Table 1 gives the RBCT guidelines for the selected erythropoietin trials.

For comparison with the second European Multicenter Erythropoietin Trial,19 180 infants with a birth weight of 750–1499 g who met the inclusion criteria of the trial and who were treated for at least 42 days at our institution were analysed. Patient characteristics were similar, with a higher proportion of extremely low birthweight infants in our patients (table 2). The number of RBCT-free patients and the mean number of RBCTs per patient were considerably lower at our institution (table 2).

Table 2

Red blood cell transfusion practices: comparison with the 2nd European Multicenter Trial of EPO19

For comparison with the third European Multicenter Erythropoietin Trial,25 all infants with a birth weight of 500–999 g were selected, who were treated at Ulm until discharge. Patient characteristics and the number of RBCTs given were similar in our patients and in the erythropoietin treated patients (table 3). However, if transfused, our patients received a higher total amount of packed red cells per transfusion.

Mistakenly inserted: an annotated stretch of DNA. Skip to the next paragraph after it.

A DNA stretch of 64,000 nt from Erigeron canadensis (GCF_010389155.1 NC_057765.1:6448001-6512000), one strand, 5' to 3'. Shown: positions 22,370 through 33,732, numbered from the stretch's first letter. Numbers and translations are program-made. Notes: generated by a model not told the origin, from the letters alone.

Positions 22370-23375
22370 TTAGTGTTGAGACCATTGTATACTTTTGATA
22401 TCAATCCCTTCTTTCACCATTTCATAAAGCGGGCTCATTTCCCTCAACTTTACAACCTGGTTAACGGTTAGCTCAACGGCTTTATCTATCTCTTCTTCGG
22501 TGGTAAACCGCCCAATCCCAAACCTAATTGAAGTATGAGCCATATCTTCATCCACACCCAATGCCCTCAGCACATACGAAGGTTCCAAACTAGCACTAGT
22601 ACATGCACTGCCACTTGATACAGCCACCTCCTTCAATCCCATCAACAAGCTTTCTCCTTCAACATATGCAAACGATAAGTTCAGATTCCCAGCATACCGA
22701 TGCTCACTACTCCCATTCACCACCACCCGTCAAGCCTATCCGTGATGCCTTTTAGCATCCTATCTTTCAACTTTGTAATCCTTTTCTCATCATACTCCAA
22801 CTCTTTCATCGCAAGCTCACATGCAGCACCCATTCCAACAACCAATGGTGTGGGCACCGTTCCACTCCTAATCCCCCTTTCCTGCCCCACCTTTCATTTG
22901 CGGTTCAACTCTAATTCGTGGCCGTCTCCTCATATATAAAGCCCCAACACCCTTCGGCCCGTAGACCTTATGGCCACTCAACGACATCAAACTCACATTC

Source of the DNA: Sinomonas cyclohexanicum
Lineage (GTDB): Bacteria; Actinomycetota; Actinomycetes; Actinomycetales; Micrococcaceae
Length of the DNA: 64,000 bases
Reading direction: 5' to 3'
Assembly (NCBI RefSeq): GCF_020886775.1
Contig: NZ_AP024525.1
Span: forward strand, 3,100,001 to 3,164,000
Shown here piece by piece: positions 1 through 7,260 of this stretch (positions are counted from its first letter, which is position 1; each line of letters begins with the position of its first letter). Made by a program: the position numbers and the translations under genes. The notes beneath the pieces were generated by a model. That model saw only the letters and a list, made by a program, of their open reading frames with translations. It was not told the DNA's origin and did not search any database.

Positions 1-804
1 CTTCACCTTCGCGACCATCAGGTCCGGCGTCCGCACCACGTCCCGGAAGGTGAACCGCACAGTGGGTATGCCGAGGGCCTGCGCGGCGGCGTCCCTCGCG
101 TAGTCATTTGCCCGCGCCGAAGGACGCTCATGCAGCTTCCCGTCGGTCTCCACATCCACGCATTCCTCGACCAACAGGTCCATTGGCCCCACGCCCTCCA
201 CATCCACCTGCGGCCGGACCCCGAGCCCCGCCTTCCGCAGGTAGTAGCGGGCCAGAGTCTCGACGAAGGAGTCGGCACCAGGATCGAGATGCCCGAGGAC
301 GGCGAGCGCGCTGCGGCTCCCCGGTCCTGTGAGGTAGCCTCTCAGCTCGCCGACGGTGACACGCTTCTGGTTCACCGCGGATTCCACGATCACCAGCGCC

Table 3

Red blood cell transfusion practices: comparison with the 3rd European Multicenter Trial of EPO25

According to the inclusion criteria of the American Multicenter Trial by Shannon et al,22 all infants with a birth weight below 1251 g and a gestational age of less than 31 weeks were selected. As patients were enrolled into this trial on different days of life, it was impossible to match the observation period exactly. For the patients treated at our institution, all RBCTs during an observation period from day 7 to day 64 are reported (which is a longer period than the 42 day study period in the trial). Again patient characteristics and results were similar in erythropoietin treated patients and patients in our centre (table4).

Table 4

Red blood cell transfusion practices: comparison with the American Multicenter Trial of EPO in Infants < 1251 g22